The process of securing accounts includes a variety of factors, one of the most important being ensuring employees have the minimum access necessary to target platforms. In addition, employees' job functions and related access should be reviewed to ensure there are no separation of duties issues. Case in point: A person who creates a vendor account should not be able to approve payment to that vendor.
The access-review process includes understanding workflow: A baseline of access policies must be reviewed and approved by application owners. Additionally, subsequent changes to access rights should be reviewed and approved. Access certification tools, including those embedded in identity management provisioning systems from various vendors, can assist with the review process.
In some cases, a third-party security tool like CA Inc.'s Access Control or Symark International Inc.'s PowerBroker is required to limit privileged user access. For example, rather than giving the UNIX database administrator access to the root account for the purpose of restarting the server, the security tool can delegate the privilege of system restart to a real user.
Assuming you have locked down privileged user access, you should be all set, right? Not quite; you need to ensure privileged users do not abuse their access rights. One common use case concerns the customer support supervisor who appropriately has access to confidential customer data. If the supervisor accesses an excessive number of customer records on a given day, it may be an indication of a problem. A security information management (SIM) system would not likely detect this anomaly. Increasingly, enterprises are looking to deploy risk-based consumer authentication techniques to detect this level of access, but for the most part, these risk-based tools aren't ready for enterprise use because they are oriented toward financial transactions. Consumer authentication vendors with risk-based authentication include Hagel Technologies Ltd.'s AdmitOne, Arcot Systems Inc., Entrust, Oracle Corp., RSA Security and VeriSign Inc.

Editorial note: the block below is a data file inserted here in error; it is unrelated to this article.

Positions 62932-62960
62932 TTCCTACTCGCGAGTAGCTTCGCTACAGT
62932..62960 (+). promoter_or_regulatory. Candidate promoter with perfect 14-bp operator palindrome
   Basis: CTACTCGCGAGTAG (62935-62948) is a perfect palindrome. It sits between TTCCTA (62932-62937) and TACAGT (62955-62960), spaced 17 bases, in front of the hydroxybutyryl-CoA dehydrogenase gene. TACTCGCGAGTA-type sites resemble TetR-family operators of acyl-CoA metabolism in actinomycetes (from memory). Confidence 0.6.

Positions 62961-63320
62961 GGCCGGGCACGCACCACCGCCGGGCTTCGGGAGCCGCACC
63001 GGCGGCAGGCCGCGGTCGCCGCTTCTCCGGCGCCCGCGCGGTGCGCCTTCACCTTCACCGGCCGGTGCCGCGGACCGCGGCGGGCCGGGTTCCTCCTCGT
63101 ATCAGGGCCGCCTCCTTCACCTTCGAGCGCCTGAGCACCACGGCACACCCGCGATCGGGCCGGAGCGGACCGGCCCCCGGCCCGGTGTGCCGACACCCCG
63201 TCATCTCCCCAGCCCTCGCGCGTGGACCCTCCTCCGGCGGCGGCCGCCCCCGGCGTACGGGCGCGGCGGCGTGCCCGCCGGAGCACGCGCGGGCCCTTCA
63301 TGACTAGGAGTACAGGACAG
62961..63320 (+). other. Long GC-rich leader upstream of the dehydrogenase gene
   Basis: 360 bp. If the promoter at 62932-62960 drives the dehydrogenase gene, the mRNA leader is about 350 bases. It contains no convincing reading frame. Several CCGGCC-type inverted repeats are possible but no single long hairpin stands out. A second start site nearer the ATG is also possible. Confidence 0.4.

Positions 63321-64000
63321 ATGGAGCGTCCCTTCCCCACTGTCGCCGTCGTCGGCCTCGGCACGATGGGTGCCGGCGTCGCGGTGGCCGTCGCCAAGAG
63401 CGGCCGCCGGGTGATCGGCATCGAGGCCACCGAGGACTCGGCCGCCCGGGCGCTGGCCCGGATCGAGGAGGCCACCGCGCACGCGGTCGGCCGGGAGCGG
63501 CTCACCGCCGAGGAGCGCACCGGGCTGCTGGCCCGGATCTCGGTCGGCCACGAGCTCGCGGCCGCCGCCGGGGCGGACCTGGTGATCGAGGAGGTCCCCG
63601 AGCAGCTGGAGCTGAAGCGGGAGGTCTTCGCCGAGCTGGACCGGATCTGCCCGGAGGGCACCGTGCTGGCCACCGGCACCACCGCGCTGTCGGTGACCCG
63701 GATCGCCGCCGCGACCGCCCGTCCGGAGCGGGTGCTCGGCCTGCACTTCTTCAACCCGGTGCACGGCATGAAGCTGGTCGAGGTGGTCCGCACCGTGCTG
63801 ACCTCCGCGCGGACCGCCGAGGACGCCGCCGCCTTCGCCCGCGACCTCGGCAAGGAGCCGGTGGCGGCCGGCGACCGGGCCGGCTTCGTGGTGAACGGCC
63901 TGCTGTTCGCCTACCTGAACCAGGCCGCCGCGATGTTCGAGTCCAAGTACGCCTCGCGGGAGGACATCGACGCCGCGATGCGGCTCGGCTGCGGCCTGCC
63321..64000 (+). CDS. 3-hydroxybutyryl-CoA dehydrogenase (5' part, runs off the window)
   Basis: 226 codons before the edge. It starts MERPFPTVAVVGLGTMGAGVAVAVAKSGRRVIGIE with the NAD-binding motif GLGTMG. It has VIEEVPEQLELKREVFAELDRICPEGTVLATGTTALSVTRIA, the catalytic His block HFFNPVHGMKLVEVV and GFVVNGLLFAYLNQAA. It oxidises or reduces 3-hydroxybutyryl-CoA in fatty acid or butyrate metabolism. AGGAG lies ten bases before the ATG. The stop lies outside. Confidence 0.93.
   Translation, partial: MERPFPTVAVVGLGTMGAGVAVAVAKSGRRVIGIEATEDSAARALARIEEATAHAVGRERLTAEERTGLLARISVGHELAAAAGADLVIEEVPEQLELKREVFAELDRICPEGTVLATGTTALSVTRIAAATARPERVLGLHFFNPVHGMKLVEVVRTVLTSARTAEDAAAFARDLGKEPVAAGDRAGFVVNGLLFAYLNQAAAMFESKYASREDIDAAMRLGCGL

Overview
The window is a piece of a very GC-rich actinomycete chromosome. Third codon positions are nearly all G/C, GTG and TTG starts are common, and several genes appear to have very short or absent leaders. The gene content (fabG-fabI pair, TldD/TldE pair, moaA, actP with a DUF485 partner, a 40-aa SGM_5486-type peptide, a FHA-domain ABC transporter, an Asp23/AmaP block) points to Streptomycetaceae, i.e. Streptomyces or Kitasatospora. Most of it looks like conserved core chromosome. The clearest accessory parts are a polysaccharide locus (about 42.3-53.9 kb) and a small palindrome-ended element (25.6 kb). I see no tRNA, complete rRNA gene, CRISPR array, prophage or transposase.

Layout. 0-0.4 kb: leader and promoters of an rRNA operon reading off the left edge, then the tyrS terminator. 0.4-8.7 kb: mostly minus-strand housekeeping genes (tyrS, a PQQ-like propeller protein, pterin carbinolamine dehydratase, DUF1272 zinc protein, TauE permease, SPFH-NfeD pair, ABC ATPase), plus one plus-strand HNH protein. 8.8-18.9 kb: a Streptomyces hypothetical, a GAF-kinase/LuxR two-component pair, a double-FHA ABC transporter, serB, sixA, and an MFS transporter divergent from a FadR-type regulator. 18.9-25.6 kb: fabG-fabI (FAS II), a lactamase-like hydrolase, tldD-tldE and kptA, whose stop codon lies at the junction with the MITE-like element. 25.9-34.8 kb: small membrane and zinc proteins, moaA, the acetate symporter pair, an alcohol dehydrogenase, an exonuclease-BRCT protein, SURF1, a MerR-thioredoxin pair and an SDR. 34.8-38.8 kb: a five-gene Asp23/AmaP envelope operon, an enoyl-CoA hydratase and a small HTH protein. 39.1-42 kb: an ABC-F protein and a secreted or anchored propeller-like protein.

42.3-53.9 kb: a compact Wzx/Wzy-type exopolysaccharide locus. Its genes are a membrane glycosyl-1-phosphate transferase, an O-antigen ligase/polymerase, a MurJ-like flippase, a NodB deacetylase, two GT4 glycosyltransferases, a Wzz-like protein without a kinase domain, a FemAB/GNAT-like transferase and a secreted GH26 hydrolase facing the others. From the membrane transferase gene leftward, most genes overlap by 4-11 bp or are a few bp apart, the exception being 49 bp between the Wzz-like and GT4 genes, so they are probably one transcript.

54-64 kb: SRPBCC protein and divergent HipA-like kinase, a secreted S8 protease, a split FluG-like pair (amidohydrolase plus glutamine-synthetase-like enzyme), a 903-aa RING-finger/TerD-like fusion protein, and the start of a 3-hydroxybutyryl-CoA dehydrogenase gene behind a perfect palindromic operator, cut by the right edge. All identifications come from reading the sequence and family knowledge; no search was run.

Some organizations consider the use of two separate accounts to address excessive user privilege. The first one is the "everyday" account for use in routine activities such as logging onto Windows workstations and checking email. The second account is only used for administrative tasks that require high privilege, including working with high-risk production systems. The high privilege account is not used during everyday tasks, which limits exposure to malware. However, the use of two accounts will not address the issue of excessive privileges granted to the user.
Balancing user access between the too lenient and the overly strict can be a challenge, but with these best practices, it can be a bit less daunting.
About the author:
Mark Diodati, CPA, CISA, CISSP, MCP, CISM, has more than 18 years of experience in the development and deployment of information security technologies. He has served as vice president of worldwide IAM for CA Inc., as well as senior product manager for RSA Security's smart card, SSO, UNIX security, mobile PKI and file encryption products. He has had extensive experience implementing information security systems for the financial services industry since starting his career at Arthur Andersen & Co. He is a frequent speaker at information security conferences, a contributor to numerous publications, and has been referenced as an authority on IAM in a number of academic and industry research publications.